To Use Mondaq.com you must be: eighteen (18) years old or over; legally capable of entering into binding contracts; and not in any way prohibited by the applicable law to enter into these Terms in the jurisdiction which you are currently located.

You may use the Website as an unregistered user, however, you are required to register as a user if you wish to read the full text of the Content or to receive the Services.

You may not modify, publish, transmit, transfer or sell, reproduce, create derivative works from, distribute, perform, link, display, or in any way exploit any of the Content, in whole or in part, except as expressly permitted in these Terms or with the prior written consent of Mondaq. You may not use electronic or other means to extract details or information from the Content. Nor shall you extract information about users or Contributors in order to offer them any services or products.

In your use of the Website and/or Services you shall: comply with all applicable laws, regulations, directives and legislations which apply to your Use of the Website and/or Services in whatever country you are physically located including without limitation any and all consumer law, export control laws and regulations; provide to us true, correct and accurate information and promptly inform us in the event that any information that you have provided to us changes or becomes inaccurate; notify Mondaq immediately of any circumstances where you have reason to believe that any Intellectual Property Rights or any other rights of any third party may have been infringed; co-operate with reasonable security or other checks or requests for information made by Mondaq from time to time; and at all times be fully liable for the breach of any of these Terms by a third party using your login details to access the Website and/or Services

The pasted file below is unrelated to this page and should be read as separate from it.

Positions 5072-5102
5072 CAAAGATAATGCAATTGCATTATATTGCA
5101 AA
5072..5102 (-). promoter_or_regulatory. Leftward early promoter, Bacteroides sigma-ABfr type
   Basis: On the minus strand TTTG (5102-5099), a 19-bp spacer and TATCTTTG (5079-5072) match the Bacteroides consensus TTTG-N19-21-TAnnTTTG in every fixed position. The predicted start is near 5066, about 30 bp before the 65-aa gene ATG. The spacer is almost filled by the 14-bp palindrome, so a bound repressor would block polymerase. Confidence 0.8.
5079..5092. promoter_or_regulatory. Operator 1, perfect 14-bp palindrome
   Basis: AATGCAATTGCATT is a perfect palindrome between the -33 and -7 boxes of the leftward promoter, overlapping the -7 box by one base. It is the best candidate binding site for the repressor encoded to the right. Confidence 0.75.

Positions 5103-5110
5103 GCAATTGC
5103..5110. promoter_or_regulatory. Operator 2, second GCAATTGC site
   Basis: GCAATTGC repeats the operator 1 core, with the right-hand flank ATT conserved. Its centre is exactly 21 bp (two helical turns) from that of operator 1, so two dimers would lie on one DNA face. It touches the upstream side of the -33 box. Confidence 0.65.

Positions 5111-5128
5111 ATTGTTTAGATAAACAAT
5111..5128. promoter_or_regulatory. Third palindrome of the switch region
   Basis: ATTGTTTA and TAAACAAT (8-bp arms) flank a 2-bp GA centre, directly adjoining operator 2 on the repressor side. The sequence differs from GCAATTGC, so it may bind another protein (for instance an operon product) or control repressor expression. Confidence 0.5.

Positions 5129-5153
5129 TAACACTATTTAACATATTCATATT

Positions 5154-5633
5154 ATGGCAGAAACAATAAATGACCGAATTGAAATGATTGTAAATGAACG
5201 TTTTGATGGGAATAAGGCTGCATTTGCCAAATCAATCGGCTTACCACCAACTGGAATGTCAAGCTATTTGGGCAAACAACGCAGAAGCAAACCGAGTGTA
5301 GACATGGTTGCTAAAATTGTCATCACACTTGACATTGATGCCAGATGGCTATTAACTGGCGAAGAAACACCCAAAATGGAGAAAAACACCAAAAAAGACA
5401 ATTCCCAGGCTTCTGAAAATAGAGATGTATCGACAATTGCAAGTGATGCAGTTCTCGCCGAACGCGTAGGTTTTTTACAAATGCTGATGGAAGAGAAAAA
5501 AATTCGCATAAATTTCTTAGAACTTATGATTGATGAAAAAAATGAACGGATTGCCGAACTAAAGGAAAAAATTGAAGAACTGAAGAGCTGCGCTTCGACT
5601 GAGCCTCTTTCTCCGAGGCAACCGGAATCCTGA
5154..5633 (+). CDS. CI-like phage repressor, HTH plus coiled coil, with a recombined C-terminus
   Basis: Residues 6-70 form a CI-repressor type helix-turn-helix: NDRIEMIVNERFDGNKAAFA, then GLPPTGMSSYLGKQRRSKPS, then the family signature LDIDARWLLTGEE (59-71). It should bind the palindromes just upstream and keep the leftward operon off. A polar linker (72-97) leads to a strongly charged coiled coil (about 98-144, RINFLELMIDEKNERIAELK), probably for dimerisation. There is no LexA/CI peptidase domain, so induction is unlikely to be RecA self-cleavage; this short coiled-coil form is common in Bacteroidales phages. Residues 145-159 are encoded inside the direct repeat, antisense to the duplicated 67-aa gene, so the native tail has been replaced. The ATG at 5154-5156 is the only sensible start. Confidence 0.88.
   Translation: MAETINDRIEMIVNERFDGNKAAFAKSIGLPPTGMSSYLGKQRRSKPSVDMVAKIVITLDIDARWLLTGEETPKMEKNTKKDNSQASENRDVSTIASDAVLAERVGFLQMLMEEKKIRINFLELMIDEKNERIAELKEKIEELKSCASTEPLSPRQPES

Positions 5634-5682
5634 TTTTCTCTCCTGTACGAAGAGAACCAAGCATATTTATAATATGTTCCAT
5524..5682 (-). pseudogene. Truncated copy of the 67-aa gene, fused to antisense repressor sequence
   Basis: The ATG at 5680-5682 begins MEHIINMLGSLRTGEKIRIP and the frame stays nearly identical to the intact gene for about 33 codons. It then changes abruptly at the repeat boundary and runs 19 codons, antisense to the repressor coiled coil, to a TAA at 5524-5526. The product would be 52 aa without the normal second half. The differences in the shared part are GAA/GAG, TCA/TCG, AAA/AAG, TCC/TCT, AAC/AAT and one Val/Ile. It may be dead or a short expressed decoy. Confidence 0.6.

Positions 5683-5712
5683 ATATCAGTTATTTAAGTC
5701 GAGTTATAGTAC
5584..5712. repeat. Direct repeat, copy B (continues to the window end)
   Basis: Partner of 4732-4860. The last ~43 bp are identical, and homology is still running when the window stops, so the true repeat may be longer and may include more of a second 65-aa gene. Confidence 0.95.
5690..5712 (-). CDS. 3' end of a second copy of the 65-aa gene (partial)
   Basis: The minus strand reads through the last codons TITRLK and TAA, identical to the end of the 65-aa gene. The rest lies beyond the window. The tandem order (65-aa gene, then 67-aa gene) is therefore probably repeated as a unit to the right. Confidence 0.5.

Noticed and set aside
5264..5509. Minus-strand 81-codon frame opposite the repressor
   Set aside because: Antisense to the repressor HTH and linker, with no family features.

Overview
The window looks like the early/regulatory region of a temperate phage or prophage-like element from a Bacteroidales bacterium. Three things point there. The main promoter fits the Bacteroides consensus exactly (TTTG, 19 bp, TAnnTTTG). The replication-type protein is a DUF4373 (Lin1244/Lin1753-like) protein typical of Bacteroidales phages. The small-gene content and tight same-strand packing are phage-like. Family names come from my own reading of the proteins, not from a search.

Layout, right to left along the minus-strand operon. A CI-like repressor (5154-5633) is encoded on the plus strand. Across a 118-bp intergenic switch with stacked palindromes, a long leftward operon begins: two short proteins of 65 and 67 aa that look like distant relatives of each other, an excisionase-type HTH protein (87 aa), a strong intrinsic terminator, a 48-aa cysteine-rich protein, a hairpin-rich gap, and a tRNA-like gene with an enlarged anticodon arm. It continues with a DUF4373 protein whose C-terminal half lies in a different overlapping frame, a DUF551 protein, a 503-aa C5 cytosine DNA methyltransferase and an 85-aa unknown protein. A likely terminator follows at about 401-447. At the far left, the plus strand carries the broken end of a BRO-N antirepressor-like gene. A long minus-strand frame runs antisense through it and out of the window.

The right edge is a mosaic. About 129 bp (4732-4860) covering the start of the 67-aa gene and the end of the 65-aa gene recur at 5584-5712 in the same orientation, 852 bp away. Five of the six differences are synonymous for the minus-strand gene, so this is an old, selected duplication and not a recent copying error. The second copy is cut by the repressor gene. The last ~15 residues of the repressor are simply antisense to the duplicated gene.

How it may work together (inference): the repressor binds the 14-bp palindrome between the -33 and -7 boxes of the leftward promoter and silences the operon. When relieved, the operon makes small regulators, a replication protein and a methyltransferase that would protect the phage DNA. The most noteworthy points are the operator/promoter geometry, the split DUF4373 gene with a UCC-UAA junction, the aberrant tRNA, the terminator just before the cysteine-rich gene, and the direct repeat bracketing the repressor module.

however, you shall not: do anything likely to impair, interfere with or damage or cause harm or distress to any persons, or the network; do anything that will infringe any Intellectual Property Rights or other rights of Mondaq or any third party; or use the Website, Services and/or Content otherwise than in accordance with these Terms; use any trade marks or service marks of Mondaq or the Contributors, or do anything which may be seen to take unfair advantage of the reputation and goodwill of Mondaq or the Contributors, or the Website, Services and/or Content.

Mondaq reserves the right, in its sole discretion, to take any action that it deems necessary and appropriate in the event it considers that there is a breach or threatened breach of the Terms.

Mondaq’s Rights and Obligations

Unless otherwise expressly set out to the contrary, nothing in these Terms shall serve to transfer from Mondaq to you, any Intellectual Property Rights owned by and/or licensed to Mondaq and all rights, title and interest in and to such Intellectual Property Rights will remain exclusively with Mondaq and/or its licensors.

Mondaq shall use its reasonable endeavours to make the Website and Services available to you at all times, but we cannot guarantee an uninterrupted and fault free service.

Mondaq reserves the right to make changes to the services and/or the Website or part thereof, from time to time, and we may add, remove, modify and/or vary any elements of features and functionalities of the Website or the services.

Mondaq also reserves the right from time to time to monitor your Use of the Website and/or services.